The requirement is “that a man be found faithful.” And we will be evaluated by God, not by others or by ourselves. Others do not see the sleepless nights praying over some person with a serious need. Others do not see the sacrificial service or the anonymous giving. Others do not carry the weight of hurting people or spiritual concern, the weight of feeling the responsibility for the spiritual welfare of their people. We cannot even make a true evaluation of ourselves and our ministry. Many times we have served, thinking that we failed in our efforts, but are unaware of the real impact that service has made. Sometimes we may have felt that we were fairly successful in our efforts, but were blind to the ineffectiveness of that service and the pride that generated it. Ministry is not about having our names in lights or large congregations filling our churches. Ministry is about serving Christ by serving others. It is often ignored, unappreciated, and scorned by others. Only God knows what we have done for Him, how we have served, why we have served and the extent of our labor for Him. And only He can properly evaluate our ministry.

So, what is FAITHFULNESS?

  • It is doing the same thing over and over, day after day, year after year, not because it is always rewarding, fulfilling, and exciting, BUT because it is important, necessary and right.
  • It is doing what is needed, indeed what Christ expects, whether or not it is well-received, popular, or rewarded. We choose to obey God rather than men.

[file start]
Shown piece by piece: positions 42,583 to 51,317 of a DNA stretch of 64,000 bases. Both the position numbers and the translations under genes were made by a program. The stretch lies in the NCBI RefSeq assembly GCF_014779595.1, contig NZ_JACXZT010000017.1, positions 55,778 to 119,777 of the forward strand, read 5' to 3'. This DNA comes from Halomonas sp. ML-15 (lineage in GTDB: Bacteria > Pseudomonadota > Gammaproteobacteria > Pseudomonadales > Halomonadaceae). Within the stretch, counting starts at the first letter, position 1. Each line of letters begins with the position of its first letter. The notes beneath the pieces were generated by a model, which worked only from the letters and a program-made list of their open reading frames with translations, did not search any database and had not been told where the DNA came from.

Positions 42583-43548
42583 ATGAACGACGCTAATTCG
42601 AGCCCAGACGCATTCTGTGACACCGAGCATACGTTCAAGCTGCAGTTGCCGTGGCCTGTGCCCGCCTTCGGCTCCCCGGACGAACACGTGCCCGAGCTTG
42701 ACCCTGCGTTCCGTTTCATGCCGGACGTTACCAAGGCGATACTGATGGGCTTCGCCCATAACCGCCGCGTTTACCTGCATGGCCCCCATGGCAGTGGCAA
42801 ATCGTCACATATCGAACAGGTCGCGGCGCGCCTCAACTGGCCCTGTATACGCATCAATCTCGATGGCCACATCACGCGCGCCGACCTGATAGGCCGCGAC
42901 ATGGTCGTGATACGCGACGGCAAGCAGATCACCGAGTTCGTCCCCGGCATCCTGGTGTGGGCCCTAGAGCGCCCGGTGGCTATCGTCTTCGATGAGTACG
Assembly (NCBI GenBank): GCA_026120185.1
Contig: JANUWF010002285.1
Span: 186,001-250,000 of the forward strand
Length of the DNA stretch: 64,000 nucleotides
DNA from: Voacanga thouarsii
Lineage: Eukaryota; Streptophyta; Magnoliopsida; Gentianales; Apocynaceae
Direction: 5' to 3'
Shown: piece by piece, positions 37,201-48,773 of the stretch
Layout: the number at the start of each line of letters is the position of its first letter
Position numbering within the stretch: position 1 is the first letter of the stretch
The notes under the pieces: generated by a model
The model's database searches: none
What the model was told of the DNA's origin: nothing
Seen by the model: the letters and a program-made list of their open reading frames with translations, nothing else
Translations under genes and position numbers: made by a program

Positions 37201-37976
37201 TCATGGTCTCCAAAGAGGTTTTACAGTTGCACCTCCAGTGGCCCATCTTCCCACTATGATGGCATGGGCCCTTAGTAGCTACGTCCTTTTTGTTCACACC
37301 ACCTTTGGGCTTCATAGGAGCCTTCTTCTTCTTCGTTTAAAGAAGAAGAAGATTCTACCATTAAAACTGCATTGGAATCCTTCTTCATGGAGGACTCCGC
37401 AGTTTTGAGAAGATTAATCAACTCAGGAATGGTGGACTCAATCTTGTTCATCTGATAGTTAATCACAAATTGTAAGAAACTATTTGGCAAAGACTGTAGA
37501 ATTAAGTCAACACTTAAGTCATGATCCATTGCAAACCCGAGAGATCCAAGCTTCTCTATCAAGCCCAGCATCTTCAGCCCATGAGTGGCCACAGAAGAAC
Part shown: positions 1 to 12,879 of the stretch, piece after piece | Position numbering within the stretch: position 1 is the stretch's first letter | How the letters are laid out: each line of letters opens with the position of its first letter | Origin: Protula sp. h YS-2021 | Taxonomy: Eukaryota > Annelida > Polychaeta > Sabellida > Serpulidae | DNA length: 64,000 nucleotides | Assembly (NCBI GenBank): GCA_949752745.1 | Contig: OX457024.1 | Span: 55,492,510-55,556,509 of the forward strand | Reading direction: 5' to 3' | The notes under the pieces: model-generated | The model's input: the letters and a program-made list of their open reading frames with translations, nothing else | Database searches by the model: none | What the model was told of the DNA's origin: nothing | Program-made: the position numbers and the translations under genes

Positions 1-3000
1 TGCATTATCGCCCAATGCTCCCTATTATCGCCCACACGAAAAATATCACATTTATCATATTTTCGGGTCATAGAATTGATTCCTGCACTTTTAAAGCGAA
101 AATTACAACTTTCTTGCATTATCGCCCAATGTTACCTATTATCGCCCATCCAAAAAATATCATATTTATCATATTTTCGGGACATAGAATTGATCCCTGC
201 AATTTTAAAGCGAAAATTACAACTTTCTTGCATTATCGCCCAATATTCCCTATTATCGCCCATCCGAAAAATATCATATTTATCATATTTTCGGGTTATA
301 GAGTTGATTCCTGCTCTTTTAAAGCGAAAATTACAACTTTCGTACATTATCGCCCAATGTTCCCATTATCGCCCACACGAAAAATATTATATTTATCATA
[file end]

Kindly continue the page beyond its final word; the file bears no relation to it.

• It is doing what is right, no matter the consequences.It is serving, because we are called to serve, not because we are paid to serve.
  • It is serving, not because people appreciate it, but because God expects it.

I am not God and I cannot evaluate the ministry of the group of men pictured above. I am not saying that they are flawless or perfect. But I can say that I have observed the quality of FAITHFULNESS in each of their lives and I applaud it!

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Charlottesville from a Broader View

Charlottesville may be one of the most recent settings for the display of the poison of hatred and violence, but it certainly is not the first place and, unfortunately, will not be the last. I am no prophet; I am only a student of human nature. Sadly, people feel that, in order to be heard and bring about change, they must shout, agitate, and inflict harm. As a Christian, I stand opposed to violence and hatred. When Christians have taken a stand throughout the centuries, they have chosen to be persecuted, rather than deny their faith and renounce their allegiance to the Savior. But rather than lashing out, they chose to "turn the other cheek." Rather than violently displaying anger, frustration, and disagreement, they willingly suffered at the hands of violent men. Their example should point us in right direction in these days of angry rhetoric and violent protests.